On our last night in Paris, we ate at a tiny little restaurant near the tower. Afterwards we bought a bottle of wine and walked to yet another park to enjoy the view of the tower illuminated. It's spectacular at night. Every hour they turn on thousands of flashing lights and the whole tower sparkles for ten minutes or so like a huge firework display.

Arc de Triomphe Interior

Arc de Triomphe

Doors of Notre Dame

Notre Dame

The Seine!

Jardin de Luxembourg

The Pantheon from the Jardin de Luxembourg

Paris from Space

Thursday, March 24, 2005

Taste of Paris...

I've included the picture below as prelude to the forthcoming Paris report.
Stay tuned!

Notre Dame

Piro in Tel Aviv for Purim

Happy Purim!

Tiger and Tubby

This weekend is Purim in Israel! Purim is the Jewish festival celebrating the survival of the Jews marked for death in Persia in the 5th cent BC.

According to the Book of Esther, Haman, chief minister of King Ahasuerus, planned a general massacre of the Jews and set the date by casting lots. Ahasuerus' wife Esther interceded for the Jews, and they were allowed to attack their enemies. The ritual observance begins with a day of fasting on the 13th of Adar (in February or March), the day before the actual holiday. The Book of Esther is read in the synagogue, and Jews are enjoined to exchange gifts and make donations to the poor. Purim is a day of merrymaking and feasting.

Children (and many adults) get dressed up for Purim. In the past few days, I have seen lots of cute kids walking around Jerusalem.

Wednesday, March 23, 2005

Funny Links

Thanks to my friend Nancy for passing these along!

Gotta love the internet!

Happy Easter

Too Funny

Tuesday, March 22, 2005

I am Back!

We just got back from a wonderful trip to Paris! I'll tell you all about it in coming days!

Wednesday, March 16, 2005

Here We Go

Yaacov and I will be spending the next couple of days in Paris. We are excited to get out of town for a while and to hang out with our friends Ingra and Ron! I promise to post lots of pictures and info about our trip when we return next week.

Things here have fallen into a nice regular pattern. After changing ulpans and Yaacov getting used to his new job, it's nice to get into a routine. For a while there everything was shifting.

Plans are still on for us to come to the US in May. I'll keep everyone posted about the specifics-dates, locations. Just a word about this trip...I really wish that I had a long time to spend with everyone. I am already feeling conflicted - everyone lives so far apart now and I won't probably have a car all of the time during my trip. So, I hope you'll all understand the considerations floating around in my head. I'll let you know as soon as I do what the plans are so that you too can be part of them.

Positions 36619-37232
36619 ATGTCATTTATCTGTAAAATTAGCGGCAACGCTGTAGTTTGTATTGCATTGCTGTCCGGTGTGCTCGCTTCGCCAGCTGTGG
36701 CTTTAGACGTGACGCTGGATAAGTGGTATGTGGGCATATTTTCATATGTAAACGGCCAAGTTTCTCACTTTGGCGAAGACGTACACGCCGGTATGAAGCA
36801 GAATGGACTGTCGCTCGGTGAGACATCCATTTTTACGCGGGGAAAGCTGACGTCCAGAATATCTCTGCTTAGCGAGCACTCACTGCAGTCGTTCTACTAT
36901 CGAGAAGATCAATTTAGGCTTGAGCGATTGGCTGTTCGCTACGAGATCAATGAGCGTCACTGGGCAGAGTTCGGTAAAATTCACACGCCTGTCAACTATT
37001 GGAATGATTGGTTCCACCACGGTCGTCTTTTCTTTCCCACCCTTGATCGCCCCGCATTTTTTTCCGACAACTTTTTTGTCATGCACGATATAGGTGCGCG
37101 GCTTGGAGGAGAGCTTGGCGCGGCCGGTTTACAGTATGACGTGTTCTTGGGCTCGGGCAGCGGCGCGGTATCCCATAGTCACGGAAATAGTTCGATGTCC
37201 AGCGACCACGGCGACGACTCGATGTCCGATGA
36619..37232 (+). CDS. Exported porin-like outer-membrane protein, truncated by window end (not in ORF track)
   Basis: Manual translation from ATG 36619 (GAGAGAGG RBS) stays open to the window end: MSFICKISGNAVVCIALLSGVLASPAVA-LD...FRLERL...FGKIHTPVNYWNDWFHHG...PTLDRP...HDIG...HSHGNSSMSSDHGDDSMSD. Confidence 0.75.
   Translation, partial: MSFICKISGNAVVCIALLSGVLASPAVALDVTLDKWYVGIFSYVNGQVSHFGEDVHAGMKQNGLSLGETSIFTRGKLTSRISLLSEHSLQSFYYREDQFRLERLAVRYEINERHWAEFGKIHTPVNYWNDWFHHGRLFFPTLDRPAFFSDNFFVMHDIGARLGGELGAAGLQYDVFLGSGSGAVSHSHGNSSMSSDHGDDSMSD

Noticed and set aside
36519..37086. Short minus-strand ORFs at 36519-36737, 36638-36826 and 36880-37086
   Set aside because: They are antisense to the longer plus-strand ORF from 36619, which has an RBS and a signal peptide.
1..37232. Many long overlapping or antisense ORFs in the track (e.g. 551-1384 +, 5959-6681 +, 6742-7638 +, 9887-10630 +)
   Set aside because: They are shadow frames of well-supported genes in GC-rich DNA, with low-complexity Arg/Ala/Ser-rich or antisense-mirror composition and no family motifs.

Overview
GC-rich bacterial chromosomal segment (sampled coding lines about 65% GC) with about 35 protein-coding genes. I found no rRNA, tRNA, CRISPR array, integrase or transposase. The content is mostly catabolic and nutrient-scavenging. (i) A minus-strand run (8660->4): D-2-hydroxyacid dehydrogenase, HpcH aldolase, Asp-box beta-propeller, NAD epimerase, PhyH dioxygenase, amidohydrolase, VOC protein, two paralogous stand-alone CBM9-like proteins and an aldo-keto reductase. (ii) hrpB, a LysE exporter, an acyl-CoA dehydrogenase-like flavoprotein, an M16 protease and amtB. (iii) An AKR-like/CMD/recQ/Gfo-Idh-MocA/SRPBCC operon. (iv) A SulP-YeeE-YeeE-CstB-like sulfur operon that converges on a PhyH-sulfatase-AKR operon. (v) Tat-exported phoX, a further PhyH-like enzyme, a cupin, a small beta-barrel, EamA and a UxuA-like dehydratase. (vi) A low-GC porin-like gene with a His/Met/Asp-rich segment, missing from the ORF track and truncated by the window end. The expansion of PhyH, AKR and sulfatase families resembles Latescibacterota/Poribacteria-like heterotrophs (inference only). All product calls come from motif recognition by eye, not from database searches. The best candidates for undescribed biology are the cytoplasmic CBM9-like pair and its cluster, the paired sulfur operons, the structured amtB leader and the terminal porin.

I am tired...not enough sleep last night. I don't know if I should drink some coffee or take a nap. Maybe both!

Blog updates:
I added a counter. Now I can know about how many people have seen my blog. I was keeping track of hits via Adsense by Google. But I have decided to take the ads off my pages for now. They really weren't generating much money (at all), so no need to have it cluttering up the screen.

Tuesday, March 15, 2005

Birthday Buffet

This was the delicious spread at our friend Ilana's 33rd birthday party! She and Yaacov have been friends since high school. Ilana is the talented person that made the Valentine's Day Cake. You can see here culinary work here too in the cute carrot cake in the background.

The party was last Saturday, but I am just getting around to posting about it now.

It was lots of fun and good practice for Hebrew.

I'll write more aobut this later...I am tired. It's 10:40 here and I didn't take a nap today.

Monday, March 14, 2005

Birthday Buffet

Sunday, March 13, 2005

A Day in the Life...

Hello, friends!

I though that I would take a minute to tell you about my day. Here it goes!